The son of shopkeepers, Abraham Mignon was born in Frankfurt and baptized in the Calvinist church on June 21, 1640. When his parents moved to Wetzlar in 1649, Mignon was placed under the care and artistic apprenticeship of Jacob Marrel (1614–1681), a still-life painter and art dealer. Marrell was undoubtedly impressed with Mignon’s abilities, for he entrusted his affairs to him whenever he was away in Holland on business. Furthermore, Marrell asked Mignon to instruct his stepdaughter, Maria Sibylla Merian (1647–1717), in still-life painting. By 1664 Marrell and Mignon had left Frankfurt for Utrecht, and in 1669 both were registered in the Saint Luke’s Guild there. While in Utrecht, Mignon maintained the strong religious beliefs of his upbringing. In 1672 he was elected deacon of the Waalse Kerk of Utrecht, a position he held for five years. He married Maria Willaerts, the cousin of the seascape painter Cornelis Willaerts (Dutch, active 1622 - 1666), in 1675. He died just a few years later, and was buried in Utrecht on March 27, 1679.
Throughout his short career Mignon painted a variety of still-life subjects, but he is best known for his lush compositions of flowers and fruits placed on stone ledges and in niches, or set within ruins and grottos. He developed a distinct style marked by precise detail and drawing. His oeuvre clearly reflects the influence of a number of painters, including Marrell and, most notably, Jan Davidsz de Heem (Dutch, 1606 - 1684). Mignon entered the Utrecht painters’ guild in 1669, the same year that De Heem rejoined the guild after his return from Antwerp. De Heem’s influence is best seen in Mignon’s use of bright colors, assurance of drawing, and increasingly elaborate compositions, making it likely that he studied with the older artist.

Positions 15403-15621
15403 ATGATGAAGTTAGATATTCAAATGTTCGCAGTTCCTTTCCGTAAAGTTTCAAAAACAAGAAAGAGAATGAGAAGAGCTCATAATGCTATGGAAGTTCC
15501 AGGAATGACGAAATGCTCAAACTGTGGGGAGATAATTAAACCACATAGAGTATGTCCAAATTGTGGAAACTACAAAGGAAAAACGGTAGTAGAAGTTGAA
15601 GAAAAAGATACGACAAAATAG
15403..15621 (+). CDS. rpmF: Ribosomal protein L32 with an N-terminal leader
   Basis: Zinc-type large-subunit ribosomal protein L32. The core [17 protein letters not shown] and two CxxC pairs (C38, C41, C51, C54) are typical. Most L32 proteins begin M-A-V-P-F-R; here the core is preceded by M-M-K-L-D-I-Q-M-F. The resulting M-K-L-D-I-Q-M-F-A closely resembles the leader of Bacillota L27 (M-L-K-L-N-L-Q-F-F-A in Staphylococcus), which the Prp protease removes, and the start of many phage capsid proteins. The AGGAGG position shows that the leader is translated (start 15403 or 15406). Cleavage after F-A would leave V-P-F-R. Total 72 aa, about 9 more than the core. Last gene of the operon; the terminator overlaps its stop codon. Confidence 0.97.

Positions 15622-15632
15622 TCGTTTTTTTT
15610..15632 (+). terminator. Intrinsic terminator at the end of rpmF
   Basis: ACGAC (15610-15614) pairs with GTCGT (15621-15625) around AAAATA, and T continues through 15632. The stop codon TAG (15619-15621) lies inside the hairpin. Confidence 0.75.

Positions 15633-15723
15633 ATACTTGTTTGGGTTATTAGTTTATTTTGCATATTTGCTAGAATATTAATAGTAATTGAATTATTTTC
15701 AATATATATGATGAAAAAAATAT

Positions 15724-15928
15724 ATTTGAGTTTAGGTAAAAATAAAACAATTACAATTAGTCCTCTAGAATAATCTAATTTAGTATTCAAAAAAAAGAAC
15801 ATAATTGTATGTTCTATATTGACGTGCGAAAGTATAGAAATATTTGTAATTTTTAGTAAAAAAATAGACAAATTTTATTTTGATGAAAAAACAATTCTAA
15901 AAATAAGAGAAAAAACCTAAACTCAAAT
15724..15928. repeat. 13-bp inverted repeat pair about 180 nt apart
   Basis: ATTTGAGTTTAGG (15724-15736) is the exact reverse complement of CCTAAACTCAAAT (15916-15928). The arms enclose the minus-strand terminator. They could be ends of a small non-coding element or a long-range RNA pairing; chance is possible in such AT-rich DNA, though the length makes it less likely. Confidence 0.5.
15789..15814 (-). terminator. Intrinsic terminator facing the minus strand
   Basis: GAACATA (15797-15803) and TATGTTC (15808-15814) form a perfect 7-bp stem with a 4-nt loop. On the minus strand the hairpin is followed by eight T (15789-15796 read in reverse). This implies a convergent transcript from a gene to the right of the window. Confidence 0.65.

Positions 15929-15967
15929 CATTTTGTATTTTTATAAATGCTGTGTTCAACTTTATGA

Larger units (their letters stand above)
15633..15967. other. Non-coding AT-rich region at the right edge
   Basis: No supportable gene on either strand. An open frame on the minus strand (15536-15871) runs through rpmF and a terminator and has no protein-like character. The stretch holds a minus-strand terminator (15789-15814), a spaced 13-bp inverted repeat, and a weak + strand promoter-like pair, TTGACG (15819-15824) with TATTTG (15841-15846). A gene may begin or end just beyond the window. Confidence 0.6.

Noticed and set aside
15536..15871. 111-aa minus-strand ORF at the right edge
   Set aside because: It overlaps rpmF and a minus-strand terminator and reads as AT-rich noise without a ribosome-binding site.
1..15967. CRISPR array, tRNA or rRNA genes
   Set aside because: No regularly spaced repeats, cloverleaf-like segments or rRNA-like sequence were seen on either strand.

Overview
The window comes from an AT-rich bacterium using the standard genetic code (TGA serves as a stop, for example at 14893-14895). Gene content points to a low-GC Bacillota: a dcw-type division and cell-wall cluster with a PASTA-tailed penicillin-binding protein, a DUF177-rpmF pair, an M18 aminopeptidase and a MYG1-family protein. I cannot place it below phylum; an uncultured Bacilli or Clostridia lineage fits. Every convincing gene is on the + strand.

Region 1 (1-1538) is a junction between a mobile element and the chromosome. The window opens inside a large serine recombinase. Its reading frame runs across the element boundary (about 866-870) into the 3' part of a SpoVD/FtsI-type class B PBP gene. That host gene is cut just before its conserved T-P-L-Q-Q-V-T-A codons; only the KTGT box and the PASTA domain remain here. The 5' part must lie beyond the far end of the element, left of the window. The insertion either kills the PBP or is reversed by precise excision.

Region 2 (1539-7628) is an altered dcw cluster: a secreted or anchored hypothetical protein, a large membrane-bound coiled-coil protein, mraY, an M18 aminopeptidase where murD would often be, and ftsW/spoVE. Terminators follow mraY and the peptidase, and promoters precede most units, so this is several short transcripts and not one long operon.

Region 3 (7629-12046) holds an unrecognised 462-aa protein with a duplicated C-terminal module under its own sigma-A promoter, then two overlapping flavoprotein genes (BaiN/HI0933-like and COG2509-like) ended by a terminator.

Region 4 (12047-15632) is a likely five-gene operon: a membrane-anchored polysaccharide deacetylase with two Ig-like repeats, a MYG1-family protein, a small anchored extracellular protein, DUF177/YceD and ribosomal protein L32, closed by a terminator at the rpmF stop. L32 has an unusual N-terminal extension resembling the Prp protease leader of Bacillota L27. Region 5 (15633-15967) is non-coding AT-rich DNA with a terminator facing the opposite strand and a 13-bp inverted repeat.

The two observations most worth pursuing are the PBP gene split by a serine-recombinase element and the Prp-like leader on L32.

Considering that Mignon died before his fortieth birthday, many of the approximately four hundred still-life paintings that have been attributed to him were undoubtedly executed by workshop assistants or followers. Nevertheless, this enormous following attests to the popularity of Mignon’s compositions, which were eagerly sought by collectors in the seventeenth and eighteenth centuries, including the Elector of Saxony and Louis XIV of France.
Arthur K. Wheelock Jr.
April 24, 2014
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